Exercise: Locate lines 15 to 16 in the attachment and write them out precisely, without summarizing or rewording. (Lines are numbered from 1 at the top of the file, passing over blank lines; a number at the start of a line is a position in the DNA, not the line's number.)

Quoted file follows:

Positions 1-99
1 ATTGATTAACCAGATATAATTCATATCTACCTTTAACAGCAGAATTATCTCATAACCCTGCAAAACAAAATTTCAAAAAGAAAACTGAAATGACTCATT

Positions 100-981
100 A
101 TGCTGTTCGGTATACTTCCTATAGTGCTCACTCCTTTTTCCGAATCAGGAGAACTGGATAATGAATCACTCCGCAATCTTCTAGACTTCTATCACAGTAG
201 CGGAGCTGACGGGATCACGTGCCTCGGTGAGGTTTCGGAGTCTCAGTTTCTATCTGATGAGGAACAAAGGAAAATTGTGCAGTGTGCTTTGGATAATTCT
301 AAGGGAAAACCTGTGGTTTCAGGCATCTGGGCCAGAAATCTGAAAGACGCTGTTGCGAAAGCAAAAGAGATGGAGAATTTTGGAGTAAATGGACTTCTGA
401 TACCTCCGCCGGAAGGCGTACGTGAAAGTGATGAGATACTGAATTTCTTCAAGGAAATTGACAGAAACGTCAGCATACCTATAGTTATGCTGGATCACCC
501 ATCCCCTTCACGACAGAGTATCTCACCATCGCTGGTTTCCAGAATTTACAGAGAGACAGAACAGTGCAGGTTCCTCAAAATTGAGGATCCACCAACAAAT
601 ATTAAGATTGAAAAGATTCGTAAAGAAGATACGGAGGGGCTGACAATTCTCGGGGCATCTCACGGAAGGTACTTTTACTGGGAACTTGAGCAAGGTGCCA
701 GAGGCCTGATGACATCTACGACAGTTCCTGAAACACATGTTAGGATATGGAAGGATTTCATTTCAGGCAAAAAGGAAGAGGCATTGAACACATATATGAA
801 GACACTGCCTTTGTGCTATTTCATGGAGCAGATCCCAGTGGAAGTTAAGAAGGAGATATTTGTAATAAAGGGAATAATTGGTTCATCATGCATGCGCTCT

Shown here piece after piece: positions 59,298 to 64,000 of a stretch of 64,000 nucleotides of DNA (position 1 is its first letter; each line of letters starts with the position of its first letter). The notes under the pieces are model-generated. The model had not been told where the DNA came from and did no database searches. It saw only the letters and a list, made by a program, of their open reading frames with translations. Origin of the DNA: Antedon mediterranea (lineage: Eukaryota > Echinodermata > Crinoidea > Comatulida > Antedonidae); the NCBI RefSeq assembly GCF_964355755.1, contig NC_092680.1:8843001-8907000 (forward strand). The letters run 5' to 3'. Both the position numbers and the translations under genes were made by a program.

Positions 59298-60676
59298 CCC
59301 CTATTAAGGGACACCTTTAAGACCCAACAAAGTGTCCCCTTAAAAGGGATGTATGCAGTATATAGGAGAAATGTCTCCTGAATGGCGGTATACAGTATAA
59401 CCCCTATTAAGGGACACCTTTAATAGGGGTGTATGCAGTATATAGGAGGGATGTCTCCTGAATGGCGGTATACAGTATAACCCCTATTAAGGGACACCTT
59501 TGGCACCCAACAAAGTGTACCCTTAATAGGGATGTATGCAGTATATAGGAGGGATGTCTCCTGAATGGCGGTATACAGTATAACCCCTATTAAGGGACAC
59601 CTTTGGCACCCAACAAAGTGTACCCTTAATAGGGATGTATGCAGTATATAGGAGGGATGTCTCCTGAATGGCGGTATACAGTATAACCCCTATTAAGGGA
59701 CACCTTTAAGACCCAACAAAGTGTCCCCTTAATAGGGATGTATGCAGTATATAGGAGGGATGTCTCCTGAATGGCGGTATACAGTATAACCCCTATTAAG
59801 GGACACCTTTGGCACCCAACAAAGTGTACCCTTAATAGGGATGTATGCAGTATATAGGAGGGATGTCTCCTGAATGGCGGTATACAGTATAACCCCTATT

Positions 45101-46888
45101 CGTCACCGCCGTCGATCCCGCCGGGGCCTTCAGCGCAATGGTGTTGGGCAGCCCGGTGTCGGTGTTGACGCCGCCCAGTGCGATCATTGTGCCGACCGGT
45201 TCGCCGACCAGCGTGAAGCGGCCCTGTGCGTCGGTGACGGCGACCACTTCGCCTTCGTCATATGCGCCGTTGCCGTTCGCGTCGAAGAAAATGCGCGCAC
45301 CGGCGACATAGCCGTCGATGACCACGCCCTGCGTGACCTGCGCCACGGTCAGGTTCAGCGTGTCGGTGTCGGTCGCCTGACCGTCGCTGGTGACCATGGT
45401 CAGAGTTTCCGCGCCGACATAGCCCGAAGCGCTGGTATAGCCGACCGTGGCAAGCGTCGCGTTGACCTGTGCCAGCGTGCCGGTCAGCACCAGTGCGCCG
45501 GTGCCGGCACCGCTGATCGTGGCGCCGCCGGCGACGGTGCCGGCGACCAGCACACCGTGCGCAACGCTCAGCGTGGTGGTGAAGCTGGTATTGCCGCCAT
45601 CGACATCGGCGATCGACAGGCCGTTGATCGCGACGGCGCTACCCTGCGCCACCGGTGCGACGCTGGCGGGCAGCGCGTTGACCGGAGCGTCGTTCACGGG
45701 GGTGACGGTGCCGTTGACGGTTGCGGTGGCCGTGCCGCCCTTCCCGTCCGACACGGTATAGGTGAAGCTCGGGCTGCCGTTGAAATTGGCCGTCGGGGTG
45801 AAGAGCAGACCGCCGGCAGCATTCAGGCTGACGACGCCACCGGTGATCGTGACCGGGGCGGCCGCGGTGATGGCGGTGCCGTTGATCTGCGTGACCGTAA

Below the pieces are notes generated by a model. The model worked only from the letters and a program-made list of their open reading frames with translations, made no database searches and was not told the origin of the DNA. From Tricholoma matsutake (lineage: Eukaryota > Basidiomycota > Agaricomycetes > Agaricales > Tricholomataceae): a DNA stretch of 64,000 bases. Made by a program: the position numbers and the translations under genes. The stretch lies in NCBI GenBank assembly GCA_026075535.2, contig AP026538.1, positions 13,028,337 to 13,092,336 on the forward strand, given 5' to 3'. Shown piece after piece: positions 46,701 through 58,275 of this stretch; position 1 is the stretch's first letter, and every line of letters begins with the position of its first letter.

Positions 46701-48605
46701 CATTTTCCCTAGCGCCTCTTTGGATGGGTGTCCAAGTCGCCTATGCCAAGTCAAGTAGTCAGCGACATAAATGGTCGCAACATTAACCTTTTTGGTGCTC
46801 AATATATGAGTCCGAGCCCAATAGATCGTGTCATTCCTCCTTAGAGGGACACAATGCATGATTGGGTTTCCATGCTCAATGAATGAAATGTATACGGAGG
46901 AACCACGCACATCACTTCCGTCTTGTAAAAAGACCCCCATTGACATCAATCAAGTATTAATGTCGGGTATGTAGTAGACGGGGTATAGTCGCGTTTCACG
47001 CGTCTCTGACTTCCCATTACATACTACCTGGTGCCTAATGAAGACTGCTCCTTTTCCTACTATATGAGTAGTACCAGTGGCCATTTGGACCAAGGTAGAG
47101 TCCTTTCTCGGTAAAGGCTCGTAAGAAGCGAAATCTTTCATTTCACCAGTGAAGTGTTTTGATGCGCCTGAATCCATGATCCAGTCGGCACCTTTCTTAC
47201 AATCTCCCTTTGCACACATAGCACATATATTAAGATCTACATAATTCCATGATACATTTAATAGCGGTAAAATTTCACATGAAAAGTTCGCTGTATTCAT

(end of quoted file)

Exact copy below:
59298 CCC
59301 CTATTAAGGGACACCTTTAAGACCCAACAAAGTGTCCCCTTAAAAGGGATGTATGCAGTATATAGGAGAAATGTCTCCTGAATGGCGGTATACAGTATAA